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Dodge-based Fiat Freemont One of Many Chrysler-Based Product Debuts in Geneva

New badges, new powertrains, but will Europeans accept American maker under any name?

by on Jan.25, 2011

The Dodge Journey will reappear, at the upcoming Geneva Motor Show, with a Fiat badge on its nose.

Geneva Motor Show-goers will be the first to see tangible evidence of the fast-expanding relationship between Italy’s Fiat and its U.S. partner, Chrysler, when the pair lift the covers on the all-new Fiat Freemont, early next month.

Make that more-or-less new.  While the Freemont nameplate is an addition to Fiat’s European line-up, the crossover is familiar to American motorists under the Dodge Journey nameplate.  Both models will be produced at Chrysler’s plant in Toluca, Mexico.

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The addition of the Journey is a critical next step in the evolution of the relationship between the U.S. maker and Fiat, which stepped in to help pull Chrysler out of bankruptcy, in 2009.  Significantly, the White house laid out a series of targets that Fiat must meet to bring its initial 20% stake in Chrysler up to as much as 51%.  That includes introducing high-mileage models in the U.S., as well as expanding the American maker’s traditionally insignificant presence abroad.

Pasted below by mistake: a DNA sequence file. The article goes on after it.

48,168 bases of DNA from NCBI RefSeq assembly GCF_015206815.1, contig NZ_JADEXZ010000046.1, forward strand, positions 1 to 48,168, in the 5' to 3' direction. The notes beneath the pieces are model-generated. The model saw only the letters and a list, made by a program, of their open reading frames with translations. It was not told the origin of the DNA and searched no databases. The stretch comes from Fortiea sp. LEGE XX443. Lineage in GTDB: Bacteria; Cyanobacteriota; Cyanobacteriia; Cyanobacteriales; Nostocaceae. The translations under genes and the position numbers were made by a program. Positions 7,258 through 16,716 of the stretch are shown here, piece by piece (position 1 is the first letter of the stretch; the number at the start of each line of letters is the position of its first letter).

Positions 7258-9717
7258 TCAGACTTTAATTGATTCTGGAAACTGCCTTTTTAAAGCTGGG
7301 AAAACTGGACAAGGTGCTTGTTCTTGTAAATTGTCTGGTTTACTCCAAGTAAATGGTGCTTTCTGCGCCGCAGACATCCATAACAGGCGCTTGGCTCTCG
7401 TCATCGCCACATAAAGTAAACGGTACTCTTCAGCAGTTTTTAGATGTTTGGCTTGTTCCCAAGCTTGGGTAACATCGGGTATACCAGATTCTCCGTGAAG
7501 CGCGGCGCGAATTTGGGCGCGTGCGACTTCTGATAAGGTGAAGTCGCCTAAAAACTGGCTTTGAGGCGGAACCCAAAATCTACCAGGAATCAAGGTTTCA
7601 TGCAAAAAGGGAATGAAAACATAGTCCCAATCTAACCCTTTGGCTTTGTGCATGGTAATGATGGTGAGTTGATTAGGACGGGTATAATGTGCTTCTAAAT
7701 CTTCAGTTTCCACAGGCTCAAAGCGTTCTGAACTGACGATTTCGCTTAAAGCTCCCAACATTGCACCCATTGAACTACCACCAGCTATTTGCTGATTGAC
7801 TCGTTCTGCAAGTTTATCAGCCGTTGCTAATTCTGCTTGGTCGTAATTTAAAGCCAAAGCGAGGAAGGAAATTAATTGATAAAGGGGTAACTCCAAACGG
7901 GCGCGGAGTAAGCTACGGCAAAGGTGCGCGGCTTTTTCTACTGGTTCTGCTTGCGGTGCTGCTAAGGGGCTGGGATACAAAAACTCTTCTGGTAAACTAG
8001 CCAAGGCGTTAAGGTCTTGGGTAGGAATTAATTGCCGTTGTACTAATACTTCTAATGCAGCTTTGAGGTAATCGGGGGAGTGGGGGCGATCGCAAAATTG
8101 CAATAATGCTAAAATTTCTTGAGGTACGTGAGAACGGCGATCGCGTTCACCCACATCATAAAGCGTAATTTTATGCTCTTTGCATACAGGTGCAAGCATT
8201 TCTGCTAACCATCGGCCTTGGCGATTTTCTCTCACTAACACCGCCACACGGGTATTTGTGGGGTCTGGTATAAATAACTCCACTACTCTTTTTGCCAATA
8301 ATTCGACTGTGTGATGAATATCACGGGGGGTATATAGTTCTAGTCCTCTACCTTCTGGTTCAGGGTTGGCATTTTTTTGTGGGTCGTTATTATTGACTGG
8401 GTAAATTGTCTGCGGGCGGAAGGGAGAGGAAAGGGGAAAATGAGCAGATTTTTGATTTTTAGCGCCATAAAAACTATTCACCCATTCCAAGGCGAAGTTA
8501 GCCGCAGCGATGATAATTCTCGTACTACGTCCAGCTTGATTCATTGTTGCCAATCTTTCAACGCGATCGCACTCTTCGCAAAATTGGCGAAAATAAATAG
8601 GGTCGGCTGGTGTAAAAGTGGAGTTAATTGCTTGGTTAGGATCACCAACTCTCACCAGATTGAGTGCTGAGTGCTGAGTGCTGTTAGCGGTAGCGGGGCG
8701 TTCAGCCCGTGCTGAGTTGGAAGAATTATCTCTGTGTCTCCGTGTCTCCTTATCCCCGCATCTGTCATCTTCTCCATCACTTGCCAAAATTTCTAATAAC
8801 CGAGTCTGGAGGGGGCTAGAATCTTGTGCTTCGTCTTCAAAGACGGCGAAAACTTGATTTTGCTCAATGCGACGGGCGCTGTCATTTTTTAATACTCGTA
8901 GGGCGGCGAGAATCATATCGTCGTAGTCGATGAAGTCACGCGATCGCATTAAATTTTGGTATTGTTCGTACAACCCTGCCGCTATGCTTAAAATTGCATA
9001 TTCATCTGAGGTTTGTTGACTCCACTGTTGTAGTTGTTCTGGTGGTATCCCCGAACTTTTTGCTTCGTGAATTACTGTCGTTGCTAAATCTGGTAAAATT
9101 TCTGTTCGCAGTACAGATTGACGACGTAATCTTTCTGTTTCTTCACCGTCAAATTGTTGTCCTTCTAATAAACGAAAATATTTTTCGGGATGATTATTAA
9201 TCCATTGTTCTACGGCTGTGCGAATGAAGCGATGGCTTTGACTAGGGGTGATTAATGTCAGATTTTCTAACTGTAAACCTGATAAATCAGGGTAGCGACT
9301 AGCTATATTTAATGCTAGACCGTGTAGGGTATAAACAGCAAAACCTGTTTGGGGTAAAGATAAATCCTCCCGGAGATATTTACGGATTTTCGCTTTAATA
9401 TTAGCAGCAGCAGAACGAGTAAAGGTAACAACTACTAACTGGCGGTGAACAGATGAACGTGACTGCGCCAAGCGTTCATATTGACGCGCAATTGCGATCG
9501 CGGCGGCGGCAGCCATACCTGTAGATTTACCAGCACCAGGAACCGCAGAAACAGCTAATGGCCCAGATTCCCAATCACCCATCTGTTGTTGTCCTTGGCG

The Geneva Motor Show will witness a number of moves designed to meet that last requirement.  A variety of Chrysler-based models will debut there, including a revised 2011 version of the maker’s minivan, a new flagship sedan for Fiat’ upscale Lancia brand, and the more mainstream Fiat Freemont.

While the Freemont will keep Journey's 7-passenger, 3-row configuration, a critical addition will be a diesel.

The new model – for Europeans, anyway – does nothing to hide its very U.S. roots, playing up the sort of roominess and adventure associated with things American.  According to a press release, Freemont is, “a ‘factotum vehicle’ designed to meet the diverse needs of families and those seeking a spacious, comfortable and versatile vehicle to cater for the frenetic pace of everyday life or weekend leisure time.”

Don’t expect many changes to the latter model.  The most obvious and immediate will be the addition of a Fiat badge on the grille.

The most significant revision will be hidden under the hood, where Fiat will reflect European market realities by giving Freemont buyers an optional 2.0-liter MultiJet turbo diesel – available in either 140 or 170-horsepower configuration.

The Fiat Freemont will debut in front-wheel-drive configuration, initially, with only a manual gearbox.  Shortly after launch, Fiat will add an automatic.  The Italians will also broaden the powertrain offerings with the new 3.6-liter Pentastar V6, which will provide optional all-wheel-drive.

Significantly, Fiat’s 7-passenger crossover will feature the same restyled interior that is migrating its way throughout the rest of the Chrysler line-up.

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